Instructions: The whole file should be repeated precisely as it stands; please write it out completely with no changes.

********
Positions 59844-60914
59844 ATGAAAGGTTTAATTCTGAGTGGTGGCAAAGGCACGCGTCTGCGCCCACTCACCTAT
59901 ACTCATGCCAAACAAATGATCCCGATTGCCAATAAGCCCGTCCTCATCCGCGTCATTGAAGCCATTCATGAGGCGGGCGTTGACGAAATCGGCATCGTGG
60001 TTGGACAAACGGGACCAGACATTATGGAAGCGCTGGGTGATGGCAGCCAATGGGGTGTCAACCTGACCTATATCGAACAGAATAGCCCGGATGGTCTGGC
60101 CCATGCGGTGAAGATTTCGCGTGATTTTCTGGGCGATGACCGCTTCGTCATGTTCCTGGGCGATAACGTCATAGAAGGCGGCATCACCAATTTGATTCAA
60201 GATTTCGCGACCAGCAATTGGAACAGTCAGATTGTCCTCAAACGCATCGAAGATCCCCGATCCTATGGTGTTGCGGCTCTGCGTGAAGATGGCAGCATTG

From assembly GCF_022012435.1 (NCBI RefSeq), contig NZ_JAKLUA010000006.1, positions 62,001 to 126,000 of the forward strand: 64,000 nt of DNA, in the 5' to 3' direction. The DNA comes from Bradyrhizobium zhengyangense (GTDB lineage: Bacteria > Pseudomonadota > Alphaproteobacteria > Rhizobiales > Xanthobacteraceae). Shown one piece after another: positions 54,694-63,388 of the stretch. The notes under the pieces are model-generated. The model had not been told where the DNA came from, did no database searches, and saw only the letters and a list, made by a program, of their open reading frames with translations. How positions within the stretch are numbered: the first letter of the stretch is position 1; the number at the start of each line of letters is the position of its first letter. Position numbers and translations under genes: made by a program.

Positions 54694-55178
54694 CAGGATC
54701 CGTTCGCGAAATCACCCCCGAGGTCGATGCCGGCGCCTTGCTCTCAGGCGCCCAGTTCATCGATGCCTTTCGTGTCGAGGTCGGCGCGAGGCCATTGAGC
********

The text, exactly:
Positions 59844-60914
59844 ATGAAAGGTTTAATTCTGAGTGGTGGCAAAGGCACGCGTCTGCGCCCACTCACCTAT
59901 ACTCATGCCAAACAAATGATCCCGATTGCCAATAAGCCCGTCCTCATCCGCGTCATTGAAGCCATTCATGAGGCGGGCGTTGACGAAATCGGCATCGTGG
60001 TTGGACAAACGGGACCAGACATTATGGAAGCGCTGGGTGATGGCAGCCAATGGGGTGTCAACCTGACCTATATCGAACAGAATAGCCCGGATGGTCTGGC
60101 CCATGCGGTGAAGATTTCGCGTGATTTTCTGGGCGATGACCGCTTCGTCATGTTCCTGGGCGATAACGTCATAGAAGGCGGCATCACCAATTTGATTCAA
60201 GATTTCGCGACCAGCAATTGGAACAGTCAGATTGTCCTCAAACGCATCGAAGATCCCCGATCCTATGGTGTTGCGGCTCTGCGTGAAGATGGCAGCATTG

From assembly GCF_022012435.1 (NCBI RefSeq), contig NZ_JAKLUA010000006.1, positions 62,001 to 126,000 of the forward strand: 64,000 nt of DNA, in the 5' to 3' direction. The DNA comes from Bradyrhizobium zhengyangense (GTDB lineage: Bacteria > Pseudomonadota > Alphaproteobacteria > Rhizobiales > Xanthobacteraceae). Shown one piece after another: positions 54,694-63,388 of the stretch. The notes under the pieces are model-generated. The model had not been told where the DNA came from, did no database searches, and saw only the letters and a list, made by a program, of their open reading frames with translations. How positions within the stretch are numbered: the first letter of the stretch is position 1; the number at the start of each line of letters is the position of its first letter. Position numbers and translations under genes: made by a program.

Positions 54694-55178
54694 CAGGATC
54701 CGTTCGCGAAATCACCCCCGAGGTCGATGCCGGCGCCTTGCTCTCAGGCGCCCAGTTCATCGATGCCTTTCGTGTCGAGGTCGGCGCGAGGCCATTGAGC